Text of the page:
Today about 3 p.m., I was sulking in a cab on Broadway and 82nd St. I’d just come back from a painful physical therapy session, and, because my progress apparently isn’t going to be a perfect model of recovery, with each day improving upon the previous, I was so depressed, I limped on crutches into the nearest McDonald’s. (I know I promised Melissa over at glutenfreeforgood that I was giving up my junk food vice, but those Angus burgers are a hard habit to break.) I paid for my lunch and sat down between a shrieking brat of two, who sounded not unlike a howler monkey, and a drunken man of indeterminate age.
When I opened my bag to fish out my meal, I saw something that has been ticking me off for some time, and I couldn’t deny it any longer: McDonald’s has been stinting on their french fries for months. The medium value meals have become less valuable as they contain about one-third fewer fries than when they were introduced, while at the same time their prices have only skyrocketed.
Oh, I know they look fabulous, those fries, glowing bright and seductive under the heat lamps. They must hire professional fry fluffers because the shiny red containers are robust and voluptuous before going in the bag. But after the jostling and shoulder checking needed to make my way to the table, the fries settle into nothing more than a generous regular portion. At first, months ago, I thought it was me–after all, with increasing age comes increasing appetite–but The One, who has remained the same size these past 14 years, also commented recently. I ate the measly portion begrudgingly, too scared to go up and demand my full share, lest someone think I was raised badly and never read Tiffany Table Manners for Teenagers.
It wasn’t the shorting me on my fries that got me, it was what else they did–sneakily, perhaps even perpetratively–that sealed the boycott. I slipped into Starbucks down the street to get a cup of coffee and wait for Andy, the guy who cuts my hair, to finish up next door with his client. As I handed a five-dollar bill (actual specimen above) to the cashier, she looked down at it then, suspiciously, at me. She called over the other cashier, and they turned their backs and hunched over the bill, whispering, nodding to each other. The barista, who was curious, joined them. She, too, nodded.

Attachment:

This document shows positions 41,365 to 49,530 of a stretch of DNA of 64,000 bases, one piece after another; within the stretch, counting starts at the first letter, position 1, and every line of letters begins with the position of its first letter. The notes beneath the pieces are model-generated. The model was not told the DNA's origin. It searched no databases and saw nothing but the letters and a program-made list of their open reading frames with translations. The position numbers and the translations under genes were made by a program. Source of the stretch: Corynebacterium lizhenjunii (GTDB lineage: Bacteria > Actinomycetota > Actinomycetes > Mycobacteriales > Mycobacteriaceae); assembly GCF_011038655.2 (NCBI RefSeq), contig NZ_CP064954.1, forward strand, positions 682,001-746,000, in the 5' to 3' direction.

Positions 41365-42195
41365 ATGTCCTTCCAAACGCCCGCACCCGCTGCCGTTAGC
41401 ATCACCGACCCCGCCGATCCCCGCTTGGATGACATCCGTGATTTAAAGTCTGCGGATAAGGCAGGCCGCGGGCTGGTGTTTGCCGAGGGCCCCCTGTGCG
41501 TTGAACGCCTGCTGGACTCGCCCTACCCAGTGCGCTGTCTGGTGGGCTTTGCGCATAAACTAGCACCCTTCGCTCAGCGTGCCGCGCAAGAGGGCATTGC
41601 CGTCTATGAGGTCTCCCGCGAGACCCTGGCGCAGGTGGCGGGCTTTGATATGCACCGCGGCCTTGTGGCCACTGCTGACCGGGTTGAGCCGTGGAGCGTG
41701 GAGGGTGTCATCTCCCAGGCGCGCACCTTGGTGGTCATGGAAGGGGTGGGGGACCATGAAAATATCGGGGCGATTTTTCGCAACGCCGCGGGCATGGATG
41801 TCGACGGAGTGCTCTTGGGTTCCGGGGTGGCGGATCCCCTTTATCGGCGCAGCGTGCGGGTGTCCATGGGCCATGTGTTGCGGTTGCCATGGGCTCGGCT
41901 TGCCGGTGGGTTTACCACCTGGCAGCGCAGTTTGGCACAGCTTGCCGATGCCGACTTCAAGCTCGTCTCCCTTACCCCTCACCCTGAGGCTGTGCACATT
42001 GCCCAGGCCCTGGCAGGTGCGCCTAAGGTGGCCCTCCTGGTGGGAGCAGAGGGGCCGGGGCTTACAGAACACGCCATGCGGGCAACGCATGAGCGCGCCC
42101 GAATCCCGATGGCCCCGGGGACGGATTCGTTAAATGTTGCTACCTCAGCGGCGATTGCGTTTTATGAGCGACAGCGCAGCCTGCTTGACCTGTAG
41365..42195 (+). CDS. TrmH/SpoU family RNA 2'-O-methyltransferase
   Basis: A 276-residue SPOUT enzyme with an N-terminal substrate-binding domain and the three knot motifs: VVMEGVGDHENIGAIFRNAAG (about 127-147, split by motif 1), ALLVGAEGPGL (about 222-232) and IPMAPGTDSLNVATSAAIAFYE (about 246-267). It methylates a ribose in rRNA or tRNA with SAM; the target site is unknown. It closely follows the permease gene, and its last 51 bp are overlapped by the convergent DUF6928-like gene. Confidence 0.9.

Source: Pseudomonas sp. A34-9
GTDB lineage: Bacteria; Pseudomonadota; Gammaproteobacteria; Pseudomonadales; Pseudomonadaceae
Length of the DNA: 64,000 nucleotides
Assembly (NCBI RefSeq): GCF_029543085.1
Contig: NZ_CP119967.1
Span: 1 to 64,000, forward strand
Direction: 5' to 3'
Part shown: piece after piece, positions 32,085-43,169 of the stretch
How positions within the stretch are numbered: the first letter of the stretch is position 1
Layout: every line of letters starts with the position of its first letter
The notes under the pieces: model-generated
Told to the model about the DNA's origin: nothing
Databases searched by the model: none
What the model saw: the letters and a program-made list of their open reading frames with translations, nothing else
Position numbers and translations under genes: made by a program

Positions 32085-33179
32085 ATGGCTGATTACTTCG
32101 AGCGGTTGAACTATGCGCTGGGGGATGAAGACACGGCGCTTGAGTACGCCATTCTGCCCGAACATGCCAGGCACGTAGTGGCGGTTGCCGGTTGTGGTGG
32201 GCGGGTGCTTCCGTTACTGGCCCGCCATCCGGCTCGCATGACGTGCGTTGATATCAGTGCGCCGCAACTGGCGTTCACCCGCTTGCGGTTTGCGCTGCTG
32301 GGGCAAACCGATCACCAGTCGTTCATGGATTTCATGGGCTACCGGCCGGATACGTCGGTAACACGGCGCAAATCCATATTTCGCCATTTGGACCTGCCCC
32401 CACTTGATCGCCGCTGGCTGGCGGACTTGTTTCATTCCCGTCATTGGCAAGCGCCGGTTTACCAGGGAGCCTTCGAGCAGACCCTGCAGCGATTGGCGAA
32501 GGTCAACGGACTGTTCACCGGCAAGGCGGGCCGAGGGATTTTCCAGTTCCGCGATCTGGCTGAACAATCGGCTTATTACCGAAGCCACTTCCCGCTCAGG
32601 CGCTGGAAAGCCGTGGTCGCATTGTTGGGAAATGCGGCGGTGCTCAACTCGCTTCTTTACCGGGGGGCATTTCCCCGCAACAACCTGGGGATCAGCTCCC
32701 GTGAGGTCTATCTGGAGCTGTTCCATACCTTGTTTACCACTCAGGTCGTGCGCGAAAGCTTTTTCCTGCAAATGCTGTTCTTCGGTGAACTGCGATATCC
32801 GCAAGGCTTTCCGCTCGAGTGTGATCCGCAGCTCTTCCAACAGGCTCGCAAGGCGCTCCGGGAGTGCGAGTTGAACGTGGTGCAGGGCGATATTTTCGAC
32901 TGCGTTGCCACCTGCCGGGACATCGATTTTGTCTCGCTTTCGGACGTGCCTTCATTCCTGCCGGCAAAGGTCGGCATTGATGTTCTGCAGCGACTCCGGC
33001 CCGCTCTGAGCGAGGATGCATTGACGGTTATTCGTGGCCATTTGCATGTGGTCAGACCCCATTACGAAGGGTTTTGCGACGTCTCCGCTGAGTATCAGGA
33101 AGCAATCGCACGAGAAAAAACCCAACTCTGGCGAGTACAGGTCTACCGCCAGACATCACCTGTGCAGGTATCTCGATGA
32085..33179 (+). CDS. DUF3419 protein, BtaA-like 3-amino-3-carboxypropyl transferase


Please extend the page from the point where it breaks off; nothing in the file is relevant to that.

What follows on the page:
“I’m sorry,” my cashier said pleasantly, “we can’t take this. It’s counterfeit.” The back of my neck prickled with shame. Did they think I printed up the fake bill in some filthy basement press? Was the line of customers behind me wondering if I was trying to put one over on JoJo and Co.?
“Who prints fake fives?” the guy behind me asked.
“Yeah, right,” I snorted, trying to sound casual, not guilty.
“Maybe someone who’s trying to fly under the radar,” replied the cashier.
“Don’t look at me,” I said. “I got that thing when I went to McDonald’s.” There was a palpable exhaling of air. A release. The fact that it was McDonald’s seemed to make sense to everyone–as if Mickey D’s not only makes money by clogging arteries and making kids fat but by printing and pawning off fake money.
As I sat at the counter sipping my coffee, I felt the bill as the cashier did. It was indeed smooth and contained no red threads. Lincoln looked pallid compared to the crispy real fiver I had in my other hand. I vowed there and then never to return to McDonald’s (and I encourage our millions of readers to do the same) until 1) I get an apology from someone very high up in the organization. In a pinch, Ronald will do. And 2) I get a five-dollar gift certificate to replace my loss. Do you hear that McDonald’s Corporation? I won’t take this lying down–not even with a bum leg.
Afterwards, I got my haircut, and as I fished in my wallet for a tip, I saw the bill. Do I pawn it off on poor unsuspecting Andy? Would he even know? But what if he went to Starbucks for a coffee and handed over the same fake five? He would know it came from me, and I, too, would be tainted in his eyes as McDonald’s is in mine. No. Instead, I brought it home and taped it to my computer as a reminder of my personal war with my one-time biggest ally.